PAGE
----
2. Turn on the TV or radio for background noise. This can help muffle sounds from outside that might startle them.
  3. Leave an interactive toy for them to play with. Distracting your pup with a puzzle toy or a treat filled kong will keep them occupied while they are alone and provide them with some mental stimulation. 
  4. Go for a nice long walk before you leave in the morning, and then if you can pop home on lunch for 10 minutes of playtime, they will really appreciate this attention. Ensuring they still get enough exercise is really important. 
  5. Invest in a Furbo dog camera. This can give you peace of mind during the day when you have to leave your dog. You can see and speak to your pup, and it also has the ability to toss them a treat as well!

Top tips for how to have a dog and work full-time:

  • Get a dog walker – they will come in the morning or evening and take your dog out for a walk. If you don’t have money for this, consider getting up an hour earlier and walking them in the morning, before starting work.
  • Ask for help from a friend or family member. Can they drop in during the day to either walk your pup or spend some quality time with them
  • Look into doggy daycare – so they can go somewhere during the day instead of being alone at home all day while you’re at work.
  • Bring your dog into work if possible - if your dog is sociable and well-behaved enough to be around other people all day, this could be the perfect solution if your work allows it. Combining with a walk to and from work would be the ideal. Or, are you able to work from home at all?
  • Consider getting another dog – this one may be a bit out there, but dogs are companion animals so it may be worth getting another puppy so that they can keep each other company when you’re not around (obviously a bit more thought needs to go into this option!).

The best dog breeds for full-time workers:

The best dog breed for you will depend completely on your situation and the routine you are able to get in place for while you are at work. 

Some dogs are better suited to being left alone for longer periods, while others would be better spending time at doggy daycare, or with an owner who works part-time. Let’s take a look at some of the best dog breeds for full time workers:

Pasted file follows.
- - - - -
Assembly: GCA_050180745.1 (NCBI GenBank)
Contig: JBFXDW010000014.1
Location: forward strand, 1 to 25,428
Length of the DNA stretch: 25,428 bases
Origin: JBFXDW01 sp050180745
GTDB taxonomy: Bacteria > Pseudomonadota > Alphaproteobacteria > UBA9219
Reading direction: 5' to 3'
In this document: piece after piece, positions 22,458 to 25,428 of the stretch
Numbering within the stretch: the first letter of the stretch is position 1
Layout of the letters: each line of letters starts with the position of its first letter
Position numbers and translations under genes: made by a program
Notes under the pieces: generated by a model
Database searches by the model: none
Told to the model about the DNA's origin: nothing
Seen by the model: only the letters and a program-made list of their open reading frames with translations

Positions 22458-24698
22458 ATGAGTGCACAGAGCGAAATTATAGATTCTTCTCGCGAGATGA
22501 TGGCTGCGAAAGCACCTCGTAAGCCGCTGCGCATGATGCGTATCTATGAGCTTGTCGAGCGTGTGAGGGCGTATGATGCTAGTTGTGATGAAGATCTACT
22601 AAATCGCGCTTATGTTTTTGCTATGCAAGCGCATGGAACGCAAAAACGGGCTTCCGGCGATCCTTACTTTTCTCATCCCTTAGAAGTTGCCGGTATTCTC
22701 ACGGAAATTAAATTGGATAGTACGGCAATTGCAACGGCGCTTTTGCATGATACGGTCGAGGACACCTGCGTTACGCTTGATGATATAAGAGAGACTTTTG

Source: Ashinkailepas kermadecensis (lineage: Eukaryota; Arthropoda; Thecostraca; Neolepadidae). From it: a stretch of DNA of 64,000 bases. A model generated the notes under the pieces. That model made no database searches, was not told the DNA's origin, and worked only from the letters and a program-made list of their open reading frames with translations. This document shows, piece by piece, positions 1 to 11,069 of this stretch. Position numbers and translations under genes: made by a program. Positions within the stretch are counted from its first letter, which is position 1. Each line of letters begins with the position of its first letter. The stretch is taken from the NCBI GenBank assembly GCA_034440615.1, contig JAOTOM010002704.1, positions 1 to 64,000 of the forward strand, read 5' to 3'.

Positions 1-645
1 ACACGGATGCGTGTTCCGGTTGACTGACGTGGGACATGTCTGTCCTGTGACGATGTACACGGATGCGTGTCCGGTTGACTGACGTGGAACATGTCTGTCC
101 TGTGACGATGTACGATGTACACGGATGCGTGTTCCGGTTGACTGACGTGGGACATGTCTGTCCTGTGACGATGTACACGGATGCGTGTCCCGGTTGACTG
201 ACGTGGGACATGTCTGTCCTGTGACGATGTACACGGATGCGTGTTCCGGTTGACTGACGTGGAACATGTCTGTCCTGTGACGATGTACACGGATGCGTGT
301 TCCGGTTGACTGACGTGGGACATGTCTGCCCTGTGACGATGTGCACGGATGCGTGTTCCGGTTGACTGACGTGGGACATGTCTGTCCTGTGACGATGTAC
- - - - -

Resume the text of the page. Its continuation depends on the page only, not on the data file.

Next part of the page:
1. Basset Hounds

These guys will spend several hours a day sleeping, making them quite self-sufficient so ideal for being left for a few hours at a time. One to consider if you’re only able to pop home at lunch time for a bit of quality time.

Brown and White Basset Hound Dog by Maximiliano Pinilla from Pexels

2. Greyhounds

Don’t be fooled, they may be fast, but they aren’t known as the 45mph couch potato for nothing! They will love a good walk before you leave in the morning, but then they are happy sleeping the rest of the day away. Ideal for popping home at lunch, a dog walker, or taking into work if you’ve enough space for them to lounge. 

Black Greyhound by Annie Spratt on Unsplash

3. French Bulldogs

Frenchies are more than happy to be on their own for short periods of time but are always over the moon to see you at the end of the day. They are very easy going so would be suited to any routine you can get in place.

French Bulldog with Pink Barc London Ball

4. Bullmastiffs

Only requiring a few short walks and potty breaks a day due to their lower energy levels, these big guys are very calm and more than happy to be left for a few hours. Obviously not suitable for small living situations, these guys would suit you popping home at lunch, or a little stroll with a dog walker. 

Bullmastiff Dog by Harrison Macourt from Pexels

5. Pugs